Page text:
I don’t know if anyone is mention it, but there are two kinds of UPS, the stand by one and the on-line one. The on-line one uses the batteries (charge and supply at the same time) to supply power all the time so if the batteries are down no output will present till they charge, these units supply a clean mains power with no voltage variations, the stand by one will switch to batteries when mains is down and will be back on again when mains is present with no need for the batteries to be charged at any level, some of them have a delay for switching back on for safety reasons. I haven’t seen one yet that needs to be switched on manually after a power failure (unless is an on-line one, but will come on by it’s self once the batteries charge). So a home UPS is only good for very short power failures and for shutting down the PC if it happens unless you run a genaretor (then you can still be with out power if the genaretor battery goes down :lol:). The shut down at 60% battery I think applies to on-line UPS so you get a restart at mains restore but if you need a 1/2 an hour of back up, a shut down at 60% and start at restore you are looking at a 2,5 kVA plus UPS just to run a PC, or a 1,2 kVA for a stand by one and of course as time goes by the capacity of the batteries reduces and the back up time gets shorter and shorter.

Here’s one, and it’s not an online type either :wink:


Now I’ve seen it all, but I can’t see a reason why not to switch on after power restore?

I just bought a new (refurbished) one for my computer rack. Very reasonable pricing.

It will be around 1/4 load when everything is in it so uptime should be closer to 35-40 mins or there abouts.

We mainly have short power outages here with line spikes. Anything of long duration (more than an hour) will need a generator which I just can’t justify right now, only has happened 3 times in 12 years here. We don’t have hurricanes here so there is little point it continued broadcast during an outage unless a volcano blows in California or something :blob6:

Power Ratings: 950 W / 1400 VA

*Est. Runtime (Half Load): 23.5 minutes

*Est. Runtime (Full Load): 6.6 minutes

Rackmount Height: 3U

Input Voltage: 120 V

Input Plug Type: 5-15P

Input Plug Length: 6 ft

Output Voltage: 120 V

Output Types: (6) 5-15R

Interface Port:Serial (DB-9 RS-232)

Dimensions (in inches): 5.2 in (H) x 17 in (W) x 15.5 in (L)

For a home PC, probably little reason. For bigger server based architectures you may want to bring the servers back up under human control to make sure what state they were in when shut down. You may also want to ensure that certain servers re-start before other servers.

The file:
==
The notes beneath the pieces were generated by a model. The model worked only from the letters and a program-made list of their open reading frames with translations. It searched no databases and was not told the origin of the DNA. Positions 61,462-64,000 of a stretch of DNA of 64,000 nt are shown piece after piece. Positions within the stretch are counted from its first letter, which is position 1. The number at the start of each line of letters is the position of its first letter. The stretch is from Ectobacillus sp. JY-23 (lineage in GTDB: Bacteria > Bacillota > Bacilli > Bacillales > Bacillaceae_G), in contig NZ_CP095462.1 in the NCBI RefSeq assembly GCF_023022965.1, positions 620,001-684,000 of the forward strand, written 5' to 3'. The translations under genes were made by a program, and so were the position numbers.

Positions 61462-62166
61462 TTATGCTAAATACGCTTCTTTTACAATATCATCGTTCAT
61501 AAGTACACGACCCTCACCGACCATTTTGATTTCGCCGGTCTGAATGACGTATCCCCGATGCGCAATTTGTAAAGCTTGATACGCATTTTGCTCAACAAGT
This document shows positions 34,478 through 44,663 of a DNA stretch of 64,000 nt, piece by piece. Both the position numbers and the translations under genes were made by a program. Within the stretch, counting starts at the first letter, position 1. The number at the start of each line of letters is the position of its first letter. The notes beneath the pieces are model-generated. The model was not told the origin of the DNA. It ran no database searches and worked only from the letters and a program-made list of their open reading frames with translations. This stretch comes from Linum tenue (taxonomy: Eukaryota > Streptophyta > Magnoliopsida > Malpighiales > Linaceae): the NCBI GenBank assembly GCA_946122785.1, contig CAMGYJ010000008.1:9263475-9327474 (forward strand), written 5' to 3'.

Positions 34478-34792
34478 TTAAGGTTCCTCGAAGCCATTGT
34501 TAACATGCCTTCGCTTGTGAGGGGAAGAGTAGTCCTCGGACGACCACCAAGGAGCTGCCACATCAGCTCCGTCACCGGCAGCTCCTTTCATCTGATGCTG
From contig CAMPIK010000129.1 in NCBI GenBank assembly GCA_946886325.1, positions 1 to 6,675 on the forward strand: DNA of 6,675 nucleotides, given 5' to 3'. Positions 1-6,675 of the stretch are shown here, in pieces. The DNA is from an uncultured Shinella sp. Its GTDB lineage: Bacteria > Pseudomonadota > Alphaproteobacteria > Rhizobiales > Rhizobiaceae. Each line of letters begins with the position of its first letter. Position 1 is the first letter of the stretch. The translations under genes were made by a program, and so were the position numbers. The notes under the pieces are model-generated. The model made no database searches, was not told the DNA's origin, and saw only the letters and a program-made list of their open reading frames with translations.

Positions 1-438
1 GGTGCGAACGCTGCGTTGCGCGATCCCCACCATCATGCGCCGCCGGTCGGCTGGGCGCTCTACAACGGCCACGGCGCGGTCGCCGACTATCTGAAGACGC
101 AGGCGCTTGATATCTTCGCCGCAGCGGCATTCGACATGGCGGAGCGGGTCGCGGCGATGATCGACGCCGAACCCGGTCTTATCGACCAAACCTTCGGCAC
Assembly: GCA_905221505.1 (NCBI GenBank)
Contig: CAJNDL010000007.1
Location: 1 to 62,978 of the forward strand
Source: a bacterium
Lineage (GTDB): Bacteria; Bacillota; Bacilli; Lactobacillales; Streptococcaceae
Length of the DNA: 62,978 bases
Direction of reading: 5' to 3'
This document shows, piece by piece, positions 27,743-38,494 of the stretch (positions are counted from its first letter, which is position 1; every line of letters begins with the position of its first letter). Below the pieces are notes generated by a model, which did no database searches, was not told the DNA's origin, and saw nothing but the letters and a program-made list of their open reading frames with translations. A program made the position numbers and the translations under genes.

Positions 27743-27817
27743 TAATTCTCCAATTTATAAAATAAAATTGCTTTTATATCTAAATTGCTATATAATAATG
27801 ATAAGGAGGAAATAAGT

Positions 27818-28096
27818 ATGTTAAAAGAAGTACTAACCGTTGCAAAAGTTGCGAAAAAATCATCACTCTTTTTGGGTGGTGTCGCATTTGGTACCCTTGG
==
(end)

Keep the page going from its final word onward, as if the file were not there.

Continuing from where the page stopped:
Talk about beating a dead horse :slight_smile:

Ok I just ran a test on my Belkin 1100VA

Pulled the plug, let it run it’s course and powerdown PC at low battery this time (~ 30%). All sources on the UPS were shutoff including the cable/modem, no power was being drained from the UPS, then it shut itself off. I let things sit about 5 minutes, plugged AC back in, the UPS came back on (Green light indicator) without any intervention, cable/modem came back on, but the PC had to be manually powered up, I assume having to do with the Bios discussion going on in this tread.

As pinkpanther mentioned, there is more than one benifit from having a UPS
From Belkin Site:

Ok so I agree with the above but when your server goes down due to power, don’t have them power up again when power restores, your UPS can come back on do it’s job to charge the batteries and you can start the machine when and how you want to start it. Besides that, big systems like you say always have genaretors for running, it only takes us 8 sec. to have full power again from a genaretor (140kVA) so our systems never shut down, only for maintenance or upgrades we shut down.

I have a APC 1500 VA smart ups and I am very happy with it. I cycle the battery about every 60 day, unplug power and let computer run battery down to about 30%. I know my computer and monitor, router, modem will run that long. We have a lot of power bumps and high voltage. I think the UPS is better than a battery backup unit. The ups filters the power for any problems, it trims high voltage or boosts up low voltage, and filters out spikes. Some backup units do not have sine wave power but have square wave output which effect some computer clocks. Some model of APC UPS you can plug in additional battery for longer run times (daisy chain). Joe

Good, they got smarter :smiley: Can you post the exact model number?

I think there might be some confusion here! I was talking about re-starting servers manually, not the UPSs themselves. I’d agree that when the power returns a UPS should re-start itself and start to recharge it’s batteries.

Not all big systems run on generator UPS systems. We don’t have any generator based supplies for our systems. One of our computer suites does have a battery based UPS that can supply the entire room (and a lot of the rest of the building) with power for up to 24 hours if required. There are some BIG banks of batteries! In other cases we have smaller battery based UPSs and also down to individual rack UPSs in other cases. We work on the assumption that if we’ve lost power to the computer suites, then we’ve lost power to to the rest of the site and that means that virtually all of the PCs and other powered devices on site will be off. There’s not much point running servers if no-one can make use of them!